7.1. A Model of FPGA Computation
Before we discuss specific techniques for extracting parallelism at the level of instructionsblocks of C statementswithin a process, let's consider how computation is actually performed on an FPGA. This will help you understand the hardware execution model of your C code running in hardware. If you can understand the basic architecture of the modern CPU, it's not difficult to understand the hardware execution model. As in a traditional CPU, there must be some control logic, one or more arithmetic units, and a governing clock.
Actual computation on an FPGA is done by some number of predesigned arithmetic units such as adders, subtractors, and multipliers. As in a CPU, multiple instances of these units can operate in parallel, but in the FPGA the level of parallelism (the potential number of such computational units) is limited only by the amount of available hardware and its interconnect structure.
In both the CPU and the FPGA, a clock controls the speed of operation of the arithmetic units. Each unit has one specific task to perform in each cycle. As a result, the maximum clock speed is limited by the speed of the basic arithmetic units. A CPU typically has a single clock controlling a relatively small number of such arithmetic units, while in the FPGA multiple clocks could be controlling different arithmetic units operating at different rates.
Finally, as in a CPU, an FPGA computing model must include a controller that maintains the order of execution, indicating what data should be supplied to each of the arithmetic units and where the results should go. But unlike in a CPU, the controller can (and should) be specific to the algorithm being performed.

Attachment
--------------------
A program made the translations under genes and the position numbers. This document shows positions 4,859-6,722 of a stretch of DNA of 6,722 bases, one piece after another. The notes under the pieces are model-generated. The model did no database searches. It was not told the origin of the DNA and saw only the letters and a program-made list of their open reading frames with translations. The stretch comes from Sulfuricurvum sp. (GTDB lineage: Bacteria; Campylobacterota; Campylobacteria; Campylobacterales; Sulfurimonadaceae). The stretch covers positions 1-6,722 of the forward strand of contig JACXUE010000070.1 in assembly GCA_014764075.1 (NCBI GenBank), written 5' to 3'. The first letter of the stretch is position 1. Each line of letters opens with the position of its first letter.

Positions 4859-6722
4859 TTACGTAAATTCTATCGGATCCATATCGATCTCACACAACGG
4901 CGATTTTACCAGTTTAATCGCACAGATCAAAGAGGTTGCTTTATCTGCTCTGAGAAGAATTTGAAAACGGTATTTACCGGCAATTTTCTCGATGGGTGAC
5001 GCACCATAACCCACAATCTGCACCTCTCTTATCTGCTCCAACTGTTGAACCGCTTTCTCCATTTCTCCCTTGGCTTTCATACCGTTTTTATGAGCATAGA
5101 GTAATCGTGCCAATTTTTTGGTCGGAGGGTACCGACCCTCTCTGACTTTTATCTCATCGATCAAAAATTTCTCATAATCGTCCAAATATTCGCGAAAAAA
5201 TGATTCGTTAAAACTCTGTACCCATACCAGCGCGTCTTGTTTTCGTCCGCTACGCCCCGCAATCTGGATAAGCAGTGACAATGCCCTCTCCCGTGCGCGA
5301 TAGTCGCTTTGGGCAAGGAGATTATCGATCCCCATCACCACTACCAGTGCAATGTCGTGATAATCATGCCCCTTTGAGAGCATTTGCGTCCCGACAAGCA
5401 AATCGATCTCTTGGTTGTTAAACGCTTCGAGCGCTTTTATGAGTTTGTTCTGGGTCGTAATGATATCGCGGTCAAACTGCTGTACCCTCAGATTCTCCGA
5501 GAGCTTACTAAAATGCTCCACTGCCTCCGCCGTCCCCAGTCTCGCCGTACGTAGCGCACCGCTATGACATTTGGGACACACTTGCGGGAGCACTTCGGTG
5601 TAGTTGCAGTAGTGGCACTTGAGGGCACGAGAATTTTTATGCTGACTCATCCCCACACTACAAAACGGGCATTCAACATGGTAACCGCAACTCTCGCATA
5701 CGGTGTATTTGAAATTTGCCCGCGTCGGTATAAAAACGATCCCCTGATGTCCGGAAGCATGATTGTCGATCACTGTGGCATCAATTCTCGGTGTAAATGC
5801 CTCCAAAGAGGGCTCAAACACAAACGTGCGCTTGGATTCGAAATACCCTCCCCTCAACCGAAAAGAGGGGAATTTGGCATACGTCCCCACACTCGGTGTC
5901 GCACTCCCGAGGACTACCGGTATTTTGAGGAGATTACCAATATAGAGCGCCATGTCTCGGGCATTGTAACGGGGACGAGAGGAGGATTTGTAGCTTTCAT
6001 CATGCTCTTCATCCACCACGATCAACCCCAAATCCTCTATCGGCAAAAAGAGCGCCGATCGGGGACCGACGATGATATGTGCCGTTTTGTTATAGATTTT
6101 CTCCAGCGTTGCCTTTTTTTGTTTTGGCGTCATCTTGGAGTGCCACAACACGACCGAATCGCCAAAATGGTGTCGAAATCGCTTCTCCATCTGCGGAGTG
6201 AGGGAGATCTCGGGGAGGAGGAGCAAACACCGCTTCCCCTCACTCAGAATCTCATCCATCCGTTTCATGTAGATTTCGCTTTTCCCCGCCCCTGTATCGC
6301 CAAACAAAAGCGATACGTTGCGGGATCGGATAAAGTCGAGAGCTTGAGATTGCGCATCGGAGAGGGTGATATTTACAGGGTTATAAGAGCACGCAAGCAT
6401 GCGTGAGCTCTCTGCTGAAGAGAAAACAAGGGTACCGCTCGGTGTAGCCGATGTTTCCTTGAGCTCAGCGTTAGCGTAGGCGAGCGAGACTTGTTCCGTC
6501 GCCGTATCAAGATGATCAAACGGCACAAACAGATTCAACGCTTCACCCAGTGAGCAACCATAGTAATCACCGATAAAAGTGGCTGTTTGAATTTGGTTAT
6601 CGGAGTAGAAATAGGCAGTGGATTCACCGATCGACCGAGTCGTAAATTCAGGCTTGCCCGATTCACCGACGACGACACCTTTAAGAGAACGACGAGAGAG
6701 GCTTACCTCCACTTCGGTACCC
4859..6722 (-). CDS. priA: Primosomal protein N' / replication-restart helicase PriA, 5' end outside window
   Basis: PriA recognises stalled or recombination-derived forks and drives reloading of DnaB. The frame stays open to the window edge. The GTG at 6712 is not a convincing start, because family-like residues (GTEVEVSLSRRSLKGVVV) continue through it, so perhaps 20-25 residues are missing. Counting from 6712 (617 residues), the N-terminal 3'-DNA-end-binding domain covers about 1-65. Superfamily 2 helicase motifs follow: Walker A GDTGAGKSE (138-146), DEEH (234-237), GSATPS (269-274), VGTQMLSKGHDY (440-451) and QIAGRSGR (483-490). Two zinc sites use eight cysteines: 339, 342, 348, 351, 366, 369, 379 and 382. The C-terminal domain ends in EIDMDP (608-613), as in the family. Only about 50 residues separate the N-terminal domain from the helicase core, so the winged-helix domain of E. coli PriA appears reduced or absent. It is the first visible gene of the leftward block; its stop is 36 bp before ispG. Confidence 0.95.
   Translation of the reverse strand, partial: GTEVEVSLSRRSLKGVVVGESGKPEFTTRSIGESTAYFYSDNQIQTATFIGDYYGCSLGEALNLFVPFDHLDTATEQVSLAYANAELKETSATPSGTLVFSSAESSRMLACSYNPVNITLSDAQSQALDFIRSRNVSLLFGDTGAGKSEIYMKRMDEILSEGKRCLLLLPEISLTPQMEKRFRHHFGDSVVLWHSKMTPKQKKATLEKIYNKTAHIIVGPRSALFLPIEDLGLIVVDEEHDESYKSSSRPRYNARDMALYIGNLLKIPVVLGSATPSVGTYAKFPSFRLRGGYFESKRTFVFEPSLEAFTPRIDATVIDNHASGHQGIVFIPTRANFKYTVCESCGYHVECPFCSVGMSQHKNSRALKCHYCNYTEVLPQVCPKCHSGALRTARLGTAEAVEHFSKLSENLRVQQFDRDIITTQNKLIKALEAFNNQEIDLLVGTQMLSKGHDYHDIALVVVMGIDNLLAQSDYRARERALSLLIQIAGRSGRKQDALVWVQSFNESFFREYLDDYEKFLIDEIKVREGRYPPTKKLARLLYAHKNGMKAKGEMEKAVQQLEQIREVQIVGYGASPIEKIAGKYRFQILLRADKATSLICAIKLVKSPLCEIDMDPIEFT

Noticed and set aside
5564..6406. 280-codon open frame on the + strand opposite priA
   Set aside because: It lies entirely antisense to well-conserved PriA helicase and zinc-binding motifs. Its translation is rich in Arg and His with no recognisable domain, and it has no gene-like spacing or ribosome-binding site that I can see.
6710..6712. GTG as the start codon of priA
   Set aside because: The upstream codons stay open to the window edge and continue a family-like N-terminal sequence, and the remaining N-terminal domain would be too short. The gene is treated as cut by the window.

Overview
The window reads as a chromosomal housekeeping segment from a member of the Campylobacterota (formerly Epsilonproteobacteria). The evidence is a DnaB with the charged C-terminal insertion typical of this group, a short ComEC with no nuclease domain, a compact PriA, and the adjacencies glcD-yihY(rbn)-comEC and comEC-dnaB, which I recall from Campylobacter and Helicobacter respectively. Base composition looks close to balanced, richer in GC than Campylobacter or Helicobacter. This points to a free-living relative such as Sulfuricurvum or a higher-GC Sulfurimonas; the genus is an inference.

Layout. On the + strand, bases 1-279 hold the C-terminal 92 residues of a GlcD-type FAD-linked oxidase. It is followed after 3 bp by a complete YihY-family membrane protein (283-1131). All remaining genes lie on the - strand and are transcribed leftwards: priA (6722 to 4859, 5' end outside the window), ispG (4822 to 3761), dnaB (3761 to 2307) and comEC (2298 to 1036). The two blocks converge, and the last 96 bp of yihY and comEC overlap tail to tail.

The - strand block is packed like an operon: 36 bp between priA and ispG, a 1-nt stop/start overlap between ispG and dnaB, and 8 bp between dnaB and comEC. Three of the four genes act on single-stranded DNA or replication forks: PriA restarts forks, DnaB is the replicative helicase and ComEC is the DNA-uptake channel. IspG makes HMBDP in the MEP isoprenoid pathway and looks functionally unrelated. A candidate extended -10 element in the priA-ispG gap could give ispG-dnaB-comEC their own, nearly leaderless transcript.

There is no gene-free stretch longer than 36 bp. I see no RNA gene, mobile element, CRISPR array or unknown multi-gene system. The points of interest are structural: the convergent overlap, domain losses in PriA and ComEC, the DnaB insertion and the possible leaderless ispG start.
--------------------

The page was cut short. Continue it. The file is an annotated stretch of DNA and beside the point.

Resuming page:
Given that the structure of the generated hardware is much like that of a CPU, where does the speedup in computation come from? As it turns out, a number of limitations inherent in modern CPUs can be avoided by a generated model of computation.
First, a traditional CPU does not perform control and computation at the same time; that is, the CPU must spend noncomputational time decoding instructions, performing branches, and so on. In the case of FPGA-based computation these operations can be performed by a dedicated controller that operates in parallel with the arithmetic units. (It should be pointed out, however, that modern high-performance CPUs do introduce a great deal of parallelismfor example, through the use of instruction pipelining and prefetch operations.)
Second, by compiling a software process directly to hardware, it is in theory possible to generate any number of arithmetic units as needed, whereas the general-purpose CPU has only a fixed set of units from which to choose. (This fact alone has the potential to dramatically increase the processing efficiency of FPGA-based computations over a traditional processor, in which only a small fraction of the die area is actually engaged in computations at any given time.)
Third, the generated hardware may include custom single-cycle operations, which may be formed from multiple distinct statement lines in the original algorithm description, and highly optimized instruction pipelines.
Finally, a CPU generally has one connected memory resource, whereas the generated hardware for an FPGA implementation may take advantage of multiple blocks of RAM and other external resources to support multiple memory operations that are performed in parallel with each other and with other I/O operations.